Hudsons cough drops were also available then at the same price. These mostly came in red wrappers and were strawberry-flavoured. Hacks and Hudsons were a bit too minty for my liking. Of course, there were also other mint sweets - those that looked like a miniature block of ice in shape and form. I also fondly remember the oval-shaped milky-mint sweets that were beige in colour. They came in transparent plastic wrappers and were one of my favourite sweets.

2. Pon-Pon cuttlefish. (Now you could only get Ken-Ken cuttlefish. However, the wrapping still looks similar to Pon-Pon.) The smallest packet cost only 5 cents. Bigger packets costing 10 cents and 20 cents each were also available. The recent Ken-Ken packet you see in the photos below costs me $1.20. However, the amount of cuttlefish inside is even less than to what I got in the 20-cent Pon-Pon packet in the 1960s. Inflation certainly makes the balloon bigger but the cuttlefish packet smaller. Haha.

Notice that the 1960s tagline "chewing gum of the orient(als)" is still in use today.

3. Prawn crackers. The small packets were priced at 15 cents each, if I remember correctly. We loved to eat this snack because it was very tasty. Of course, there was a lot of aji-no-moto (mono-sodium glutamate or MSG) in it and we felt very thirsty after polishing up a whole packet.

4. Treets chocolates. These were round and had nut centres. They came in plastic packets of about 10 chocolates each. The tagline was "melts in your mouth and not in your hands". Hmm... it's similar to that of today's M&M chocolates. Anyone knows whether they are products of the same company?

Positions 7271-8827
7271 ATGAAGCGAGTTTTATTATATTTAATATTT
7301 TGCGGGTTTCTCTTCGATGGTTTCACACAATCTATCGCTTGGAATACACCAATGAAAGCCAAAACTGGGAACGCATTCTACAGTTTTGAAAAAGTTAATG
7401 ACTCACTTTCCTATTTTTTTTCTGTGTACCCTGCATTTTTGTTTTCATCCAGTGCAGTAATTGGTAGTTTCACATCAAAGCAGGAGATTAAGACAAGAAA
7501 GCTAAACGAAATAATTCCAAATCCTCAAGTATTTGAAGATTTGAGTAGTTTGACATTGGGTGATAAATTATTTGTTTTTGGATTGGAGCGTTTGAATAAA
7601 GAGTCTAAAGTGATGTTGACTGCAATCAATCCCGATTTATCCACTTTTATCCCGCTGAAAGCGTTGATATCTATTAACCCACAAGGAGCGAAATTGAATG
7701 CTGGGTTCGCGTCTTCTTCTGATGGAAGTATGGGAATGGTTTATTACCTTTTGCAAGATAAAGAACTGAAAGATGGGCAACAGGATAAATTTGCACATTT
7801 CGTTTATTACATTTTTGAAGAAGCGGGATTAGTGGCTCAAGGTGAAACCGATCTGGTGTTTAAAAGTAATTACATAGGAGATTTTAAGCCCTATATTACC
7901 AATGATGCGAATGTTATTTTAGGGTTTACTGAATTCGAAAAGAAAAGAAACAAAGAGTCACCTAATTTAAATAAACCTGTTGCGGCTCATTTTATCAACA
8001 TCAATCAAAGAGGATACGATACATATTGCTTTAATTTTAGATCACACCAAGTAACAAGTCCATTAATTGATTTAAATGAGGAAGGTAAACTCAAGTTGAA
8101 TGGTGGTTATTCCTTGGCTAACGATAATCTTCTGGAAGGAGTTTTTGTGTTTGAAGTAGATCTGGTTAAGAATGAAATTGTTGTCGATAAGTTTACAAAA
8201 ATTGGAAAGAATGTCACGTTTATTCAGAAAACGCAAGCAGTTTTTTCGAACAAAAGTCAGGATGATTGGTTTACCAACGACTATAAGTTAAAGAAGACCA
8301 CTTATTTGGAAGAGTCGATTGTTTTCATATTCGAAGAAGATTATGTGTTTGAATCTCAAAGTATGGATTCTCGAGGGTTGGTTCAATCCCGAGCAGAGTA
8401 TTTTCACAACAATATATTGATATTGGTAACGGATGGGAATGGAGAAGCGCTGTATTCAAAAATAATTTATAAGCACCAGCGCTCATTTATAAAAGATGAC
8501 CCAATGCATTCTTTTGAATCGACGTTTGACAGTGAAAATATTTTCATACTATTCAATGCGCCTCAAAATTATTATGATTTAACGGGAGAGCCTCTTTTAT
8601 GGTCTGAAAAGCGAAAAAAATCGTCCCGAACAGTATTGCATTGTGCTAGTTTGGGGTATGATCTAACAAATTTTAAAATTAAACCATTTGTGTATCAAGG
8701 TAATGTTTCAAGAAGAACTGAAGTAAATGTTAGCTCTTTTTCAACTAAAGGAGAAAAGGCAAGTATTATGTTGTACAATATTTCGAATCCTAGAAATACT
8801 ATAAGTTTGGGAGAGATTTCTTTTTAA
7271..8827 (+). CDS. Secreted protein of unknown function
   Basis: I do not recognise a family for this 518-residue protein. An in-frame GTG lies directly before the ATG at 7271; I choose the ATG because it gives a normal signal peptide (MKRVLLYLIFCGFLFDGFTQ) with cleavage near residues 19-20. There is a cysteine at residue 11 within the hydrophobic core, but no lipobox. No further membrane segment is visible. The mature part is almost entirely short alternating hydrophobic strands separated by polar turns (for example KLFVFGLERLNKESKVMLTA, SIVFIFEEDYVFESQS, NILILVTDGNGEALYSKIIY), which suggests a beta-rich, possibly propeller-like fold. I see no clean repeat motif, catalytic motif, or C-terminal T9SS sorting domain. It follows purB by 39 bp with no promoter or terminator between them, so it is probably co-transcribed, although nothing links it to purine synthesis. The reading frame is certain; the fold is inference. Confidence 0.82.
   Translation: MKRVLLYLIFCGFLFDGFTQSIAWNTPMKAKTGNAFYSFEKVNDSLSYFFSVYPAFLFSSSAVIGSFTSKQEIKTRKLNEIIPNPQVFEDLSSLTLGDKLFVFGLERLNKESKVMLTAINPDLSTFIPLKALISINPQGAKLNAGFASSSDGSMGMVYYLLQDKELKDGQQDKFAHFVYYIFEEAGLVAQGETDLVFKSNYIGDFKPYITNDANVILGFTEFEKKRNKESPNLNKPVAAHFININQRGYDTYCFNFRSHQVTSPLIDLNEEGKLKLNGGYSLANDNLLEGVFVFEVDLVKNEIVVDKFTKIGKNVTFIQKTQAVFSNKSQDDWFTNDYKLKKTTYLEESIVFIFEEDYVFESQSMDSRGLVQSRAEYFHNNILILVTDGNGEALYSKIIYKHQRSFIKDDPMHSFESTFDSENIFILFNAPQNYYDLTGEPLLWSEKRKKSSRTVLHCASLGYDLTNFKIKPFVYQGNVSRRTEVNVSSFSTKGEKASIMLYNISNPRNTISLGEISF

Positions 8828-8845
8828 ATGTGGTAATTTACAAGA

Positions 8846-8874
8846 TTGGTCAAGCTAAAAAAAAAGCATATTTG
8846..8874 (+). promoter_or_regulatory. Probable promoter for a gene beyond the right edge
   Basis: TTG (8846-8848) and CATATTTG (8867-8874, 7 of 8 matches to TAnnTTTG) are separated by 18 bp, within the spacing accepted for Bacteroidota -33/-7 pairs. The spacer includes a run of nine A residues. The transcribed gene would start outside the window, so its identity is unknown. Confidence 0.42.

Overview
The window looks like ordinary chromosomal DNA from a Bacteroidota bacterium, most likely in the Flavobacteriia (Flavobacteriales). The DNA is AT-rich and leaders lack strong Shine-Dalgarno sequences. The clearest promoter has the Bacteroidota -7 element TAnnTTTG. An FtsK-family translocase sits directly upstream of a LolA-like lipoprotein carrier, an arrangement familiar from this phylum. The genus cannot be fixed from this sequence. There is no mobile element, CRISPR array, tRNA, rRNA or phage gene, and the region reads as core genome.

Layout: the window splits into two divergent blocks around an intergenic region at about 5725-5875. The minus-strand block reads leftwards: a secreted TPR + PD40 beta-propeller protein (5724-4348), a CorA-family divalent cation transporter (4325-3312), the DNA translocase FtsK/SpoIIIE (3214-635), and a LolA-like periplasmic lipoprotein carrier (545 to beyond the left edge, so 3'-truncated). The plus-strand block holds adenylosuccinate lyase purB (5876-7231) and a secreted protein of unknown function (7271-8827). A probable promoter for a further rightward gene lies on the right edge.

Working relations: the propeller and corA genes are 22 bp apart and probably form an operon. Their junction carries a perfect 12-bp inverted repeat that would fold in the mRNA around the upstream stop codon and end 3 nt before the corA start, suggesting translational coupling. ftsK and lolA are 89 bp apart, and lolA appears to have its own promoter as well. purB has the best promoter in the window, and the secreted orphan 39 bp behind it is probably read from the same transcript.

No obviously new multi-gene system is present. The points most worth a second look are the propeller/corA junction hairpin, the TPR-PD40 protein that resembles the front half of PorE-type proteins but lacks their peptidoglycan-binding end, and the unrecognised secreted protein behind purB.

5. Bic ballpoint pens. Can't remember how much the mama charged for these pens which are still sold today. I recently bought 3 for $1 but not from a mama shop. Bic comes in 4 ink colours - blue, black, red and green. The old Bic had a nib that was made of brass. It was attached to a translucent ink tube hidden in the pen casing. We liked to pull it out every now and then to check how must ink was left. Some years later, the nib was replaced with brass-coloured plastic and now it is in same colour as the pen's ink colour, as you can see in the photo. The rest of the pen looks very similar to the 1960s version though. "Writes to the very last drop" was Bic's tagline, as if ink was so precious then.

6. Paper balls. These were sold at 2 pieces for 5 cents. They are still being sold at some toy shops today but I don't know what is the current price for one ball. You blow through a tiny hole to inflate it and then kick it around or hit it with your hands. When it looks deflated, you simply blow it up again. When you are tired of playing with it, you deflate it and then wear it on your head like a hat, acting like a traditional Chinese kid.

Effectively, you have two different toys for the price of one! Not bad at all, eh?

7. Blowing balloons. These were favourite toys of many fun-loving children in the 1960s and they are still available today, both the balloons and the children. (Laokokok blogged
about it before here so I needn't say more.)

8. Cigarettes in cans of 50's. At today's cigarette prices, a 50-stick can will cost more than $20 each. No wonder they disappeared altogether - no one could afford them! Haha. Actually, the mama shop sold them by the stick. Maybe it was 5 cents for a stick or two. At those prices, you could afford to be a chain smoker. It certainly won't burn a hole in your pocket. Don't know about your lungs though. :p